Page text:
So one of the many times she was in the hospital we had a long discussion about her goals of care. She did indeed NOT want to be on life support. I felt better only because it was in line with what I thought was right.
A month later I saw that she was admitted into the hospital. I was rounding on her the next day and I saw her Code status was FULL. Again I thought there was a huge mistake, when we talked it turned out that she had changed her mind. She admitted that a family member had forced her to state that she wanted to be a full code in situations like that.
I couldn't change her mind. I tried though. I even had a discussion with hospice in an effort for them to educate her - but no good.
About a year later (last month) I admitted her again, this was the last time. Her infection got worse and worse and one day I knew that if she wasn't on a ventilator she wasn't going to make it. I sat next to her bed and made her absolutely aware that  if she was put on a ventilator, her lungs were probably not strong enough to wean her off. I made sure all of her family members were in the room during this discussion - but she wouldn't change her mind. I am positive that she personally didn't want to be intubated that afternoon but her family members wanted it and she was making the decision for them.
I am still horribly saddened by this, but that afternoon I stood there - me a Geriatrician - intubating a hospice patient and transferring her to the nearest hospital with an ICU. 2 weeks later she was getting worse and her family members made the decision to withdraw life support. She died and the outcome was no different (she probably suffered worse) than if she had just been made as comfortable as possible that afternoon in her hospital bed.
Her family members were asking her to make a decision that they felt was right for them-not for her (from their point of view). When we are young we have youth, energy and resiliency. Of course we would choose to have heroic measures taken, because we have better chances. We cannot understand that our goals change as we get older, that maybe comfort is preferable over the pain of trying to get over a hopeless situation.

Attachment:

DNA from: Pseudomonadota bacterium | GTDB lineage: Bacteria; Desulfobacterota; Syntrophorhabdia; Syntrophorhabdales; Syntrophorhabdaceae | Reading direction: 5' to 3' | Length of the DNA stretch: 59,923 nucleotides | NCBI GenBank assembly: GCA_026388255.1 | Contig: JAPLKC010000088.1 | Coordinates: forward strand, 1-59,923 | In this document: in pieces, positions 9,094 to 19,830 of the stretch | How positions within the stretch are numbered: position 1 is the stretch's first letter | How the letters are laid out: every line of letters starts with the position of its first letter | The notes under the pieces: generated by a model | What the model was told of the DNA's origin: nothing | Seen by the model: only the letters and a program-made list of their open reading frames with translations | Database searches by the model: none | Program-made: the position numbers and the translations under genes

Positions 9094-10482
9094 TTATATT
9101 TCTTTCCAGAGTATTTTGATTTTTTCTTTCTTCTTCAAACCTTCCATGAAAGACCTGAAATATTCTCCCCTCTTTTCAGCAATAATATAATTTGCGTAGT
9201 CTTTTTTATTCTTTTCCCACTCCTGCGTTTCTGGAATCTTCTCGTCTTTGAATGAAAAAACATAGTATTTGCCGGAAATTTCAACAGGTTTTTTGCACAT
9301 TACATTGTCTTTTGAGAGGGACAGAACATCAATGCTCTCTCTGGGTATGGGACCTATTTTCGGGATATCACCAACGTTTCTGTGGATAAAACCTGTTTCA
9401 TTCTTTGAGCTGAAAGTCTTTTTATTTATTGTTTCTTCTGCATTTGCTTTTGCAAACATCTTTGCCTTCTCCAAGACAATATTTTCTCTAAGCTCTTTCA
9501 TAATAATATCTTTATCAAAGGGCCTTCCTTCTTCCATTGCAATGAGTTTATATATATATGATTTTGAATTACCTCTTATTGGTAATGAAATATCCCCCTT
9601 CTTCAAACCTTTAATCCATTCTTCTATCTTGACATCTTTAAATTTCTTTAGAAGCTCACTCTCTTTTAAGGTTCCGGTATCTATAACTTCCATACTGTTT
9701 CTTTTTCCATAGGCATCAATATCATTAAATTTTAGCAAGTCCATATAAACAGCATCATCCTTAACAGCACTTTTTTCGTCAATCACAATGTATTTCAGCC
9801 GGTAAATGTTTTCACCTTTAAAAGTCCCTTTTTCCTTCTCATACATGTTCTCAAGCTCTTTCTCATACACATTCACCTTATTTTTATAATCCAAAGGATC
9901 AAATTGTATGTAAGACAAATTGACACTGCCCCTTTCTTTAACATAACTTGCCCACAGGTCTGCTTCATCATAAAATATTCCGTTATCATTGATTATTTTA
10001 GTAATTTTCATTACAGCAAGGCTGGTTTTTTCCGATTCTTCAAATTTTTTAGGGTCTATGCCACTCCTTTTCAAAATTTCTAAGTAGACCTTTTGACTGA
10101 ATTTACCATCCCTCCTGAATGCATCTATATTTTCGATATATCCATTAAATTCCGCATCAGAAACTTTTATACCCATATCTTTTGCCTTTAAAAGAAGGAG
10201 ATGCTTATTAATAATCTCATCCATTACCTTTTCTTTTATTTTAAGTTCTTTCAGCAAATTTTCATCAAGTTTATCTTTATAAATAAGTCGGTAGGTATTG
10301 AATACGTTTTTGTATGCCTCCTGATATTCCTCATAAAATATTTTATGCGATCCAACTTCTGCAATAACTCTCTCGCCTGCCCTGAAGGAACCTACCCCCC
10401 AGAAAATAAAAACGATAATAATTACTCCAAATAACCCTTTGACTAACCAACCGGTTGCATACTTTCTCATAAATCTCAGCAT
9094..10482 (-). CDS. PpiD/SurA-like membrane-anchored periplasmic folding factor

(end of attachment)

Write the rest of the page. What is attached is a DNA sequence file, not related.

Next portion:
Monday, March 24, 2014

You have Cancer but you might not be able to do anything about it

A few weeks ago, I had to break the news to a patient of mine that he has lung cancer. He has a mass in his lung on a CT scan I had ordered. It is obviously cancer, it needs to be taken out. But his cancer is from years of smoking cigarettes and unfortunately the years of smoking caused a severe lung disease called COPD (chronic obstructive pulmonary disease). That disease makes a surgery almost impossible as well, because his lungs might not be able to deal with the surgery. I saw him today in follow up and he has become so depressed. He has a cancer but he can't do anything about it.

Monday, March 3, 2014

All You Have To Do Is Lose Weight

I have a patient who is in liver cirrhosis. Cirrhosis is a disease where there is damage to the liver impairing its ability to make chemicals that are integral to your body's functions. Your liver also has a lot of blood flowing through it in order to work. So when it starts failing from cirrhosis that blood flow becomes harder and harder, causing other problems.
Cirrhosis is an umbrella term and there are many causes of liver cirrhosis. One that is becoming more and more prevalent is Non-Alcoholic Fatty Liver Disease (NAFLD) and is due to obesity. My patient, has NAFLD and unfortunately it is progressing slowly but surely. She will finally go into liver failure and die. There are no cures, no medications. There has been a lot of research and the only thing that has shown to improve the disease is weight loss. That's it. Weight loss. You just have to lose weight. But for many of these patients that does not work. They can not lose weight. And that is the frustrating thing for a doctor. As a doctor I am so used to doing interventions in order to fix things. I do a procedure to take out a cancer, I give a medicine to fix hypertension, I give a medication to treat a pneumonia. But there is nothing I have ever done to help my patients lose weight. I have tried spending hours of extra clinic time focusing on their diet journals to help with calories, hours cheer leading, hours begging them to get bariatric surgery. But I have never really gotten anywhere with them. And that is how it is with this patient.